Dentists may ask patients to gargle with a rinse such as hydrogen peroxide before a procedure.

Patient responsibilities

Patients are expected to report any suspected signs or symptoms of COVID-19 to a dental hygienist prior to visiting the office, and may only bring one essential support person to an appointment.

Patients should also use provided hand sanitizer before entering and exiting the office and any other time that seems appropriate.

Dentist and dental hygienist responsibilities

Dental offices must meet updated safety guidelines by the Royal College of Dental Surgeons of Ontario before they can reopen.

Dental staff will wear more protective gear than usual, including masks, face shields, and gowns. They will need to ensure they have adequate personal protective equipment before scheduling in-person appointments.

Wait times and backlogs

As they manage a backlog of cases caused by the 12-week suspension of dental procedures in Ontario, dentists will need to prioritize patients who need care most urgently. As a result, most patients can expect a longer wait time to see the dentist than they were used to before COVID-19.

“Dentists are happy to get back to providing care, but it’s not like flipping the switch,” said ODA president Dr. Lesli Hapak in a statement. “Dentists have a backlog of patients and have to treat those who need immediate care first. We’re asking for everyone’s patience and understanding.”

 

EDITOR’S NOTE: Information for this article came from guidelines from the  College of Dental Hygienists of Ontario and the Royal College of Dental Surgeons of Ontario. The guidelines differ on some issues surrounding safety and COVID-19.

Dentists are seeing patients again: Here's what dentistry looks like during COVID-19

Getting your teeth cleaned is not as simple as it used to be

News Jun 04, 2020 by Megan DeLaire Toronto.com

In the nearly three months since dentists in Ontario were asked to suspend non-essential procedures, face coverings and physical distancing have become visible new elements of public life.

Gaping mouths “speaking moistly” can transmit COVID-19, as Prime Minister Justin Trudeau pointed out on April 7.

So the news on June 1 that dentists in Ontario are allowed to reopen their offices for in-person treatment comes with some caveats.

“There is still a pandemic happening — that’s why dentists are taking extra precautions to ensure the protection of their patients, staff and themselves,” reads a statement from the Ontario Dental Association. “Your next appointment will be a little different than what you’re used to.”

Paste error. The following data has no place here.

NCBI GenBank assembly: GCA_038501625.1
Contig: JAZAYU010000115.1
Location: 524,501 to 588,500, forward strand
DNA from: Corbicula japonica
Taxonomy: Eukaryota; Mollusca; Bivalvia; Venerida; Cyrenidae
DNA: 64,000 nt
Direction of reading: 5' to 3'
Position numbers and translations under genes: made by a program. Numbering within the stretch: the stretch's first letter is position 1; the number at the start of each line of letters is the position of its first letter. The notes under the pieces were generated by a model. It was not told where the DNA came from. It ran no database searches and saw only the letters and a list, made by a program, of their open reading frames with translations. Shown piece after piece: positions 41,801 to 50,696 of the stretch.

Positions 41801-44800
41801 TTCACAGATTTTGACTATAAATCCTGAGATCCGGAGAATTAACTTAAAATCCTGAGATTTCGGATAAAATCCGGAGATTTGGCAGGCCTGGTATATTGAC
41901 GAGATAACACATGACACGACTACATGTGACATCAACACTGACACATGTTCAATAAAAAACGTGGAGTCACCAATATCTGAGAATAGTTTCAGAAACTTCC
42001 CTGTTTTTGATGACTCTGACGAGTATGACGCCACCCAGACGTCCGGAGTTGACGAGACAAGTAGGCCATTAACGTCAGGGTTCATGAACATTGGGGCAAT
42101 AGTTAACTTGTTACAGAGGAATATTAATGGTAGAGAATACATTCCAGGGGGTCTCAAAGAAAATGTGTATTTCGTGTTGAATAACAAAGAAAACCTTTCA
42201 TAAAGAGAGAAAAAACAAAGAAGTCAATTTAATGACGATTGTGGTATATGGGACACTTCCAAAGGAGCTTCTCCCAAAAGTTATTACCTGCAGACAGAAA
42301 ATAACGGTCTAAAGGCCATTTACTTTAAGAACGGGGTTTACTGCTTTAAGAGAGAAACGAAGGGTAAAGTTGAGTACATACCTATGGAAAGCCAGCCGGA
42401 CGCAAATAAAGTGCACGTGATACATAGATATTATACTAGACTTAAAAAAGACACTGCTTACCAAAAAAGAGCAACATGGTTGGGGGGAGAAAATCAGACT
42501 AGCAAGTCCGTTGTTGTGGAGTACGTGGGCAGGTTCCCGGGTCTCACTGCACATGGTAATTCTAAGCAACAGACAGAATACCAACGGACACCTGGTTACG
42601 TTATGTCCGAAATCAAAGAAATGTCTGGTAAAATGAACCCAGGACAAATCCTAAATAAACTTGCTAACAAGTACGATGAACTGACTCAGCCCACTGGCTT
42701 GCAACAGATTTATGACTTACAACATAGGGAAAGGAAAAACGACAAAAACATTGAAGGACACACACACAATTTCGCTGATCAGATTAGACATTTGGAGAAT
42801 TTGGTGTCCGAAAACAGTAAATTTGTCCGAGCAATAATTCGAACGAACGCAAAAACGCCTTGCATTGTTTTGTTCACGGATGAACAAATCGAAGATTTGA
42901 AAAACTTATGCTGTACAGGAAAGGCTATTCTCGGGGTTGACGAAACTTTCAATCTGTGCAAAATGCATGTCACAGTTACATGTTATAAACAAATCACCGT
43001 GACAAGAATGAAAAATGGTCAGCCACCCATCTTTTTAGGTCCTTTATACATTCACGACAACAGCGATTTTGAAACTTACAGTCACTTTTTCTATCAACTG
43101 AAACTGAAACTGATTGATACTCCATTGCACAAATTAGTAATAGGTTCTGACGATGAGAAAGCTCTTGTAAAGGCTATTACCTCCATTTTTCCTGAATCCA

Related Content

Here is what patients can expect during visits to the dentist now.

The new process

According to the College of Dental Hygienists of Ontario, patients can expect to be pre-screened for appointments, both on the phone and upon arrival at the office. If a patient screens positive for the virus and does not need emergency dental treatment, treatment will be postponed until their health improves.

Appointments will be spaced out to allow physical distancing between patients and time for staff to disinfect offices between appointments. This will likely result in less flexibility for scheduling appointments.

Waiting rooms and common areas are likely to be restricted and will not have magazines or toys. Washrooms may not be available.

Treatment rooms will be enclosed, with doors closed for treatment. Staff may ask patients to wear a mask when not in the treatment room, and to wait outside the office prior to an appointment.

Dentists may ask patients to gargle with a rinse such as hydrogen peroxide before a procedure.

Patient responsibilities

Patients are expected to report any suspected signs or symptoms of COVID-19 to a dental hygienist prior to visiting the office, and may only bring one essential support person to an appointment.

Patients should also use provided hand sanitizer before entering and exiting the office and any other time that seems appropriate.

Dentist and dental hygienist responsibilities

Dental offices must meet updated safety guidelines by the Royal College of Dental Surgeons of Ontario before they can reopen.

Dental staff will wear more protective gear than usual, including masks, face shields, and gowns. They will need to ensure they have adequate personal protective equipment before scheduling in-person appointments.

Wait times and backlogs

As they manage a backlog of cases caused by the 12-week suspension of dental procedures in Ontario, dentists will need to prioritize patients who need care most urgently. As a result, most patients can expect a longer wait time to see the dentist than they were used to before COVID-19.

“Dentists are happy to get back to providing care, but it’s not like flipping the switch,” said ODA president Dr. Lesli Hapak in a statement. “Dentists have a backlog of patients and have to treat those who need immediate care first. We’re asking for everyone’s patience and understanding.”

 

EDITOR’S NOTE: Information for this article came from guidelines from the  College of Dental Hygienists of Ontario and the Royal College of Dental Surgeons of Ontario. The guidelines differ on some issues surrounding safety and COVID-19.